Posted here as a separate subject, although there have been indirect references to it in other threads... ie "10 tests to avoid".
The wiki reference is here:
Evidence-based practice - Wikipedia, the free encyclopedia
but there are numerous references thoughout Wiki and the Medical community
with terms such as "Evidence Based Medicine", Outcome Based Practices etc...
It may be important to all of us, monetarily, in the very near future, as medical costs spiral upward.
To begin, is to acknowledge and understand that there are vested interests that come into play, on two sides. One, is the total effect that medical costs has on the economy, and the "WHO" who pays for the products and services. On the other side, are those who benefit from these same products and services. Thus the political importance of the issue.
On the one hand, the point of the "Greater Good"... the overall effect on society as a whole, as in saving money for all... and the interest of others, who are directly affected.
An extreme example might be the costs of developing a medication (let's say $100 million) to the benefits to a small group of 20 persons that this medication might help, or even save their lives.
And so we come down to the basic issue: The acceptance and furtherance in medicine of those products and services that are cost efficient. That would eventually mean that costs would go down, because insurances of all kinds, private and government would eventually reduce payments for, or not pay at all... for medical pharmaceuticals or procedures that had an tiny chance of being successful... (a made up example)... a full hand transplant that cost $300K, but had only a 3% chance of success.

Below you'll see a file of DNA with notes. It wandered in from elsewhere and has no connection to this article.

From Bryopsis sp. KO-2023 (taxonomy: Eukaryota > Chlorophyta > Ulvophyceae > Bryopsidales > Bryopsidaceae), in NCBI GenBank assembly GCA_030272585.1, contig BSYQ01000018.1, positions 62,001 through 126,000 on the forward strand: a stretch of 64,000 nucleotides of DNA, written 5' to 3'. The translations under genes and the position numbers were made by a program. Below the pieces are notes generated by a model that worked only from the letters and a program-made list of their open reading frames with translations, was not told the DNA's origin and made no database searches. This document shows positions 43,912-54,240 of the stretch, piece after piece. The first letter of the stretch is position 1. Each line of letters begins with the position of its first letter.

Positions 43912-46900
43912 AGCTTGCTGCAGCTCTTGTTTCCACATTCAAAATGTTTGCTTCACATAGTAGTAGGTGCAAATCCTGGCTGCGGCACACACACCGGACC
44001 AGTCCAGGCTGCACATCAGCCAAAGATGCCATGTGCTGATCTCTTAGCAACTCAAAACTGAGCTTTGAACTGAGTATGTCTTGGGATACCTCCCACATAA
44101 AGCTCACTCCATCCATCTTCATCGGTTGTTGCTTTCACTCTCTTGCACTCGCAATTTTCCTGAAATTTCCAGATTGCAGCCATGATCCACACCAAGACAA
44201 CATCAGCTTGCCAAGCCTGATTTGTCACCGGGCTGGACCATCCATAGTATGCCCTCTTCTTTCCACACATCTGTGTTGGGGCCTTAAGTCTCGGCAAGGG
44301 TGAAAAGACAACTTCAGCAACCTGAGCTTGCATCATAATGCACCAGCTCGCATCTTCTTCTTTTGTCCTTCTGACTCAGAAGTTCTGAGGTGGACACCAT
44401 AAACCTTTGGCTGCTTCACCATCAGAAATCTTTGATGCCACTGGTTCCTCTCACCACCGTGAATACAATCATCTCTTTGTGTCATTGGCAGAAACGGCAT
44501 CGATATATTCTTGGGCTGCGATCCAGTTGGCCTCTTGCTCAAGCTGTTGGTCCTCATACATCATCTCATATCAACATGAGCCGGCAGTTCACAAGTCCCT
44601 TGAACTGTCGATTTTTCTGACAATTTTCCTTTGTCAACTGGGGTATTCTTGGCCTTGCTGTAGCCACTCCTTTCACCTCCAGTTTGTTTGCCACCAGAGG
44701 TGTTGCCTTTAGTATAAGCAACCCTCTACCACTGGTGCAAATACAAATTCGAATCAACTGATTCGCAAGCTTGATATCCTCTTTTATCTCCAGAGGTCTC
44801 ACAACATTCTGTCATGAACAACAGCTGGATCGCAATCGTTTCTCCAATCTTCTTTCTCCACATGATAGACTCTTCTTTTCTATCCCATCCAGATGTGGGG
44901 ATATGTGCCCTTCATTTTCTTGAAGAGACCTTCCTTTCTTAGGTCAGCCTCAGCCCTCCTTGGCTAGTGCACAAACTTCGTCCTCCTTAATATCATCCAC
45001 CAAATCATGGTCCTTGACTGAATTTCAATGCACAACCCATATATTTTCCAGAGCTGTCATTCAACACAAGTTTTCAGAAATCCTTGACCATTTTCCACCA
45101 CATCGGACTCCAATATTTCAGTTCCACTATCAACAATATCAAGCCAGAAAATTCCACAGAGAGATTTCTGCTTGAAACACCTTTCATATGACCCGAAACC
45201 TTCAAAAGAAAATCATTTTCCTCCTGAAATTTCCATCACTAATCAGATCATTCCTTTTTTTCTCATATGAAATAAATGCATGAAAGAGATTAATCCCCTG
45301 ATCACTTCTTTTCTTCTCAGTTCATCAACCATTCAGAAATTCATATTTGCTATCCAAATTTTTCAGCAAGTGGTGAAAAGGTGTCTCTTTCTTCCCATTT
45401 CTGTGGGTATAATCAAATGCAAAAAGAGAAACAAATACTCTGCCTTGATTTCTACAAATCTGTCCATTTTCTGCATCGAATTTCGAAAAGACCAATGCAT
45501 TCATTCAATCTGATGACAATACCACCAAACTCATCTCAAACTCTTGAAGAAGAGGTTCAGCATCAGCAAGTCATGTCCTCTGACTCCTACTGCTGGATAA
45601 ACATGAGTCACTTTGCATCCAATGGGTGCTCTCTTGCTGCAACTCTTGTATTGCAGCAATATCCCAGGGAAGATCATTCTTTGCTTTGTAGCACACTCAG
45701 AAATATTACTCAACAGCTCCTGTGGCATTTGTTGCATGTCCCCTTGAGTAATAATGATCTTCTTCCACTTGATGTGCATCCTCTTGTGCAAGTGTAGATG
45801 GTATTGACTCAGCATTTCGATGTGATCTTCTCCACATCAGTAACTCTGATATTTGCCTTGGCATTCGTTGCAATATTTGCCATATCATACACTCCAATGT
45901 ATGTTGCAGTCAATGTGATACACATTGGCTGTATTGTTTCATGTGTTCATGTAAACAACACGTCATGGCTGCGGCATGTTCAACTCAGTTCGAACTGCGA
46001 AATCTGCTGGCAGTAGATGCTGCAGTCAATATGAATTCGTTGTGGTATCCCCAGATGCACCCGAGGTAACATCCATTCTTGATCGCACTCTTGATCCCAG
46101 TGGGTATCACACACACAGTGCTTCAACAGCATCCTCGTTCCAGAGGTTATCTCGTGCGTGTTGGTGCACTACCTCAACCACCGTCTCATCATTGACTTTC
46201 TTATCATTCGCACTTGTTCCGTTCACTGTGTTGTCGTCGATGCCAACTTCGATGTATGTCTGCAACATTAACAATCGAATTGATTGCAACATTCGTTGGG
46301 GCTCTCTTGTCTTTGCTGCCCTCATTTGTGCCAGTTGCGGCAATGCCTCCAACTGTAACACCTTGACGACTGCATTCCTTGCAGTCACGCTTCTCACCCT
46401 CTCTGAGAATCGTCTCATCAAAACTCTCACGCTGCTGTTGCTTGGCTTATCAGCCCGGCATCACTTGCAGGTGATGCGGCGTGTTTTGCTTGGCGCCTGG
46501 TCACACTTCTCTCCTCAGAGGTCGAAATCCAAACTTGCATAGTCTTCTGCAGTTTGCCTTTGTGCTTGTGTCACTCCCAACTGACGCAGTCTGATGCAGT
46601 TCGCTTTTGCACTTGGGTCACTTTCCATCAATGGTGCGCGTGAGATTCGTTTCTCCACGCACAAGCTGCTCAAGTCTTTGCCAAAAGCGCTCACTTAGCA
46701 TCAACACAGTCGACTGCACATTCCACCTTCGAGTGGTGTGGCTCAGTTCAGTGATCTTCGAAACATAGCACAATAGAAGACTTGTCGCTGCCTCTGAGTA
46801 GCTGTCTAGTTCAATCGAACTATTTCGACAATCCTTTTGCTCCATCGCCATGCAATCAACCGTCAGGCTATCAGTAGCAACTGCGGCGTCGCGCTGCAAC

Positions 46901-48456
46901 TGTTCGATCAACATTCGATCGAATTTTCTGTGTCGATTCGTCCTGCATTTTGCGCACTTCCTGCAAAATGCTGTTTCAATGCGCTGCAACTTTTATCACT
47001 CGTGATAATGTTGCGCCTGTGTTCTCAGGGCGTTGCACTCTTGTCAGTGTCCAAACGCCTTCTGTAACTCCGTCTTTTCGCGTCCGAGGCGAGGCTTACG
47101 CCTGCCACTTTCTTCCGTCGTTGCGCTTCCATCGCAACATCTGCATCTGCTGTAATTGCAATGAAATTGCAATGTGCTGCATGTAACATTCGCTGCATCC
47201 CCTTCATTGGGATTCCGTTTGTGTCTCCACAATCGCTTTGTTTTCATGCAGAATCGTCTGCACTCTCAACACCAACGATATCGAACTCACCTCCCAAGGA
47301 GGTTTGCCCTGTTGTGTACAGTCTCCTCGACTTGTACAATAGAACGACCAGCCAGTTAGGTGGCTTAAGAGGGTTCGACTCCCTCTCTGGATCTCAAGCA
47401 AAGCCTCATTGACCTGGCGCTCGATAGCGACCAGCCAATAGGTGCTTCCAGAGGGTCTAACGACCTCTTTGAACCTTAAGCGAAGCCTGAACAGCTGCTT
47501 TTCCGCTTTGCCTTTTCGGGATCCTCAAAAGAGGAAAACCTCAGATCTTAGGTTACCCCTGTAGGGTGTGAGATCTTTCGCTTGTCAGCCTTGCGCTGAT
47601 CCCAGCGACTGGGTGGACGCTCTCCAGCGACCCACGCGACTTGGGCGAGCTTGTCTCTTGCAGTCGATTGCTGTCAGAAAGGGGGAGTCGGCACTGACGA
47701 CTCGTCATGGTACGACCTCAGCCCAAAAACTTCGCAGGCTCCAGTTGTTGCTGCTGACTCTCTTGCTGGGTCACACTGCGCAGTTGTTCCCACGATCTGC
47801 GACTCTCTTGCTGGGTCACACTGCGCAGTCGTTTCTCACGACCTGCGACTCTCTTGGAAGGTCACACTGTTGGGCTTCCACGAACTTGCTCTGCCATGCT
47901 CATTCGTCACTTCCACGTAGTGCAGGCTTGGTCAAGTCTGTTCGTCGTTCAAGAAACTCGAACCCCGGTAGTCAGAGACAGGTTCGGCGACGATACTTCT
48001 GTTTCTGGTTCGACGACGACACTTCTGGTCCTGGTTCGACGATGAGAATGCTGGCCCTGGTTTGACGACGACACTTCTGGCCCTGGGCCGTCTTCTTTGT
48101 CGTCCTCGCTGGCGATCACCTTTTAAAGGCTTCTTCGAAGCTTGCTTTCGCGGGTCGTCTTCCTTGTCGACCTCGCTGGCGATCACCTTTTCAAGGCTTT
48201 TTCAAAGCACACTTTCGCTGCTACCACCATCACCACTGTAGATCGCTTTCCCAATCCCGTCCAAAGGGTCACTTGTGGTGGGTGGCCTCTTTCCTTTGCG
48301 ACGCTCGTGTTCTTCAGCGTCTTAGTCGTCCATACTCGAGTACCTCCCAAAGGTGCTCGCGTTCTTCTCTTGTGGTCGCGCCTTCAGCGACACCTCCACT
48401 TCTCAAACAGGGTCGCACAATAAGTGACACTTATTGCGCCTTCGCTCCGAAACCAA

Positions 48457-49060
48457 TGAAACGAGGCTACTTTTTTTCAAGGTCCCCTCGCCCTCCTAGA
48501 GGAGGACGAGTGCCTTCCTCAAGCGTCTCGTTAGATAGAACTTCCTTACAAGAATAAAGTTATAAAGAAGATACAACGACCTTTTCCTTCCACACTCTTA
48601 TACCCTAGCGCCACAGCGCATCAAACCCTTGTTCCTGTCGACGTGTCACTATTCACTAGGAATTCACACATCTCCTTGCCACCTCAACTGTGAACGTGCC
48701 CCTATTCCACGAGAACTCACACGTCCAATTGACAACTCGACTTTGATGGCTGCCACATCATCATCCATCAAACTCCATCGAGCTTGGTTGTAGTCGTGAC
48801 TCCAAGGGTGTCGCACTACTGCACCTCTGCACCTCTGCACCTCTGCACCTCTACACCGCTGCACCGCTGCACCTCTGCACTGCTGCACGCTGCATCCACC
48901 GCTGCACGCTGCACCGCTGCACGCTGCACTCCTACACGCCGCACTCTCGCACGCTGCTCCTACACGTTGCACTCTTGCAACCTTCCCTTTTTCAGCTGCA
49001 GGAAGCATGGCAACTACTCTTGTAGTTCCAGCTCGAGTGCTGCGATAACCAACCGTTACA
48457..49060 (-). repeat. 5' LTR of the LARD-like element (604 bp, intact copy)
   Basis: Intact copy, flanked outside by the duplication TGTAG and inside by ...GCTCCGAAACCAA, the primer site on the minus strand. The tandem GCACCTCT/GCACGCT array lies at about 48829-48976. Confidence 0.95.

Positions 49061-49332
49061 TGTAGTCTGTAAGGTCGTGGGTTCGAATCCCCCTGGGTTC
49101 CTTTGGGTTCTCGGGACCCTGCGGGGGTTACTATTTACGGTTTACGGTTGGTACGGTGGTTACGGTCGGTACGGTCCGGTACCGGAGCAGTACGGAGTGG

We experienced an example of this kind of selective payment system, when my wife experienced severe leg pain, from varicose veins. Prior to the operation (stripping the veins), the doctor performing the operation had to get clearance from Medicare for payment. Medicare rejected the request, and the question for approval had to be put before a board of doctors, who eventually recommended approval.
Since the subject is coming more to the fore, knowing something of the background of the Why's... may help to understand the coming news items and progress of "outcome based medicine".
As mentioned in the "tests to avoid" thread... the AARP/insurance connection, should not be overlooked as motivation for the article.